It's still obsolete if it meets specs, and you can't maintain it if it breaks because it's too old.
" I'd my damned device, unless it's me and only me who can initiate the wipe."
Where do you get a 100% reliable device that never ever fails?
It is not in principle insane.
The atmosphere contains a large amount of very light gas, and plutos mass is low.
This means that the atmosphere is quite 'puffed up' - meaning you can skim the planet and get quite a decent brake.
The required large aerosurface due to the low density makes it 'interesting'.
It requires detailed knowledge of the atmosphere.
"If any exoplanets were outweighed by something else in the same orbit, we would have detected that other thing first"
This is not correct in many cases.
For example, for Kepler - planets are found by looking at the dimming star as the planet comes in front of the sun.
If Kepler detects a planet, it is entirely insensitive to small objects in the same orbit, even if there are a _LOT_ of them.
It is also insensitive to objects outside the plane of the system (apart from timing transit variation for really large bodies)
Similarly - radial velocity is going to be entirely insensitive to multiple small bodies in an orbit.
It's worth noting that Kepler has detected exactly 0 earth-like planets in earth-like orbits around sun-like stars.
There are lots of holes in the data due to insufficient signal-noise.
This is at best debatable.
Makes the case that saturn and jupiter cleared earths orbit of 'hot jupiters' as they migrated in, causing collisional cascades and the remnants of those condensed into the terrestrial planets.
Pluto as a planet doesn't really make much sense, without including others.
Eris, for example. While currently three times the distance of pluto from the sun, at times (next ~2800AD) it is actually closer than pluto to the sun, as well as more massive.
There is no real inarguable set.
The problem is that you pretty much can't pick another.
The trajectory chosen was to reduce mission time.
If you have 9 years, then pretty much the only way you can do a pluto probe is blasting past at >10km/s.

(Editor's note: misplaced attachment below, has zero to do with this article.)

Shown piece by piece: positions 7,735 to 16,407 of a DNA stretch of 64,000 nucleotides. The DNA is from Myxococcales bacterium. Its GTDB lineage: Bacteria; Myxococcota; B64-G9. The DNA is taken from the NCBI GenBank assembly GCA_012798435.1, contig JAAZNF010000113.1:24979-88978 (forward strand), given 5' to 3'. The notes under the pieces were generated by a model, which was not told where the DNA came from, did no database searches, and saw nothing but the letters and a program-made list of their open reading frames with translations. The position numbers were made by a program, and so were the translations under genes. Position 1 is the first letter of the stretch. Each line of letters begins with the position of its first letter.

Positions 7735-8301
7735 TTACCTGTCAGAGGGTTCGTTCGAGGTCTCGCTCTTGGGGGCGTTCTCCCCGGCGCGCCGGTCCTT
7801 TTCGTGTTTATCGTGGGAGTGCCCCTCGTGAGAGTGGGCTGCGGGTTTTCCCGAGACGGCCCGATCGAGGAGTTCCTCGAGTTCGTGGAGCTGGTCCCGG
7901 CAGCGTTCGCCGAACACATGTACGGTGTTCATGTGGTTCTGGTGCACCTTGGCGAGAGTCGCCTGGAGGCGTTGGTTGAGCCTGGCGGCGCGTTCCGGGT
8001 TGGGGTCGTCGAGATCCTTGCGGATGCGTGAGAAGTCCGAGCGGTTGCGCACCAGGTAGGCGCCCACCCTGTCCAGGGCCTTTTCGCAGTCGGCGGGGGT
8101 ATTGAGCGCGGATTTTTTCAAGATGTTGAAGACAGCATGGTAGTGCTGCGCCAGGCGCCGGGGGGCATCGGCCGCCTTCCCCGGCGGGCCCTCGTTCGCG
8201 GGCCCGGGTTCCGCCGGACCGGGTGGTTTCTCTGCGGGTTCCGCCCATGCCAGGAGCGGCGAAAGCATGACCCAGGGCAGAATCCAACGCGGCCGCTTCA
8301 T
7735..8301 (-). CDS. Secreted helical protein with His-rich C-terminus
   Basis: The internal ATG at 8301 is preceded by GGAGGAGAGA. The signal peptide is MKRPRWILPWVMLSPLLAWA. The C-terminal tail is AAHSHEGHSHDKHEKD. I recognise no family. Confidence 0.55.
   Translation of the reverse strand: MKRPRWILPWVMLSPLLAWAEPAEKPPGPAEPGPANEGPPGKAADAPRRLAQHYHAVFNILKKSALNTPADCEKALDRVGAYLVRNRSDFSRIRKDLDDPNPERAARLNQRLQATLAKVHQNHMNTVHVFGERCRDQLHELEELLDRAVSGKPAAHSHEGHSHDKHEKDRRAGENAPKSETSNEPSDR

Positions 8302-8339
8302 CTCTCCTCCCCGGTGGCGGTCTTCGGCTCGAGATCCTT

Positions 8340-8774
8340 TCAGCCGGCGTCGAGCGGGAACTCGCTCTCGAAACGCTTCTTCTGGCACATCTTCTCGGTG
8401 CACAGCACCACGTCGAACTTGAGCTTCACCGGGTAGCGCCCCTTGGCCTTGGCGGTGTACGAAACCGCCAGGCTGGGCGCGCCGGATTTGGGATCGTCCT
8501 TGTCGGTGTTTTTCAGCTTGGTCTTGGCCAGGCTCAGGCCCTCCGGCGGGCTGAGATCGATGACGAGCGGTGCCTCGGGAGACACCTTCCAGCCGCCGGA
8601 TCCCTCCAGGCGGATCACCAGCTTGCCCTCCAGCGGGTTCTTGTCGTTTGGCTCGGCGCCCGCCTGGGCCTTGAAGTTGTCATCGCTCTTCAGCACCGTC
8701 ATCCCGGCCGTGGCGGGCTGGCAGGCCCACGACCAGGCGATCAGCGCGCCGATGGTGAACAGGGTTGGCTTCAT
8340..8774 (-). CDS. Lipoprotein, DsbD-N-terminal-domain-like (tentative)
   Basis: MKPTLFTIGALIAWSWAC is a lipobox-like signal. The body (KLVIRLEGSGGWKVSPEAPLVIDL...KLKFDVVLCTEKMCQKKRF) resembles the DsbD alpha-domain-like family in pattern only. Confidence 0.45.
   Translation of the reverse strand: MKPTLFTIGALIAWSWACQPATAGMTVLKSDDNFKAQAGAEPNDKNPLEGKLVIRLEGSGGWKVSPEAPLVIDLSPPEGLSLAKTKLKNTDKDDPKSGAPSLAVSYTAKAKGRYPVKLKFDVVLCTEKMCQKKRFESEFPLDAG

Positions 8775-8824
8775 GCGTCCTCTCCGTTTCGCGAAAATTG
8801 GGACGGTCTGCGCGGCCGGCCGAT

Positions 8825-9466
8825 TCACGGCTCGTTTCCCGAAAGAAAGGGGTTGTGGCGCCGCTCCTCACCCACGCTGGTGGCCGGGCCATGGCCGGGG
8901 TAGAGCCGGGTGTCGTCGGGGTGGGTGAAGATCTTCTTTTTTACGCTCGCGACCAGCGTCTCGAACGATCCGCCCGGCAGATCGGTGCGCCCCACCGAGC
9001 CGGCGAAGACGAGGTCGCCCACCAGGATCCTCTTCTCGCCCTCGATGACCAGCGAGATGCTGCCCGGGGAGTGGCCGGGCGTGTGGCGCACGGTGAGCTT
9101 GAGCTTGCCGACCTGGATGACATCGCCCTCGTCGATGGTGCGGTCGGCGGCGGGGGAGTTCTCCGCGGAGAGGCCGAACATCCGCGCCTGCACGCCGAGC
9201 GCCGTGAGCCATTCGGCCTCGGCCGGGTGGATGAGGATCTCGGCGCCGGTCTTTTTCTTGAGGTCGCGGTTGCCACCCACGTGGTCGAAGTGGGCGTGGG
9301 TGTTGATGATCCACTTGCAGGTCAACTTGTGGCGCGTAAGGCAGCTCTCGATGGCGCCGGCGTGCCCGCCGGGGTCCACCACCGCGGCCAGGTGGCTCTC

If you try to make the trajectory more gentle, then yes, you can do this - a hohmann transfer - but this will take literally a hundred years. There is nothing close to pluto that can slow you down meaningfully at all with a gravitational assist.
Nuclear powered ion engines, nuclear rockets (dusty fission rocket), and aerobraking are all in principle possible, but they all have their own risks.
Well, yes, everyone knows that would be awesome.
Some rough numbers I did indicate that to stop New Horizons (It is only 400kg) at pluto would take a Delta V heavy. That is - around 500 tons.
A launch campaign to launch 500 tons to pluto is likely to need several thousand rockets.
Stopping is hard.
NASA is _terrible_ at designing rockets.
They do it at great expense and time.
Page 9 - Spacex tool ~440M to develop falcon 9. A more typical NASA approach might take 1.4 billion.
Likely well north of half a billion.
No, really, this isn't someone that's just stolen their bag at an airport.
I was more meaning the circumstances - just because you find a GPLV2 'Copying' file in the file-tree does not mean that the whole thing can be distributed, as you have no way of knowing what the authors intent was.
If I put a COPYING file in my windows source tree, it doesn't make windows open-source unless I have the authority, legal clearance, and intent to release that code.
I can't find details of exactly what licence, and how this aspect was found not relevant.
Especially if computers are not your life, but something you want to - say - weekly - write letters on.
Once you drop the frequency you're doing something, learning gets lots harder, even for the young.
'without cognitive impairment'.
'cognitive impairment' is a hell of a lot more gradual than you think.
For someone using computers a lot, they're probably going to figure it out.
For someone not using computers a lot, and who have managed to do things by remembering exactly what to click - this is enormously fragile.
Issues from 'I might break it' -> 'I might put it in a mode I don't understand how to get out of'
Someone in this position may not be able to recover from an expanded list collapsing down to a tiny triangle on a mis-click, especially if this is a feature that they will never need.
Or icons changing from ones they know, or menus moving around.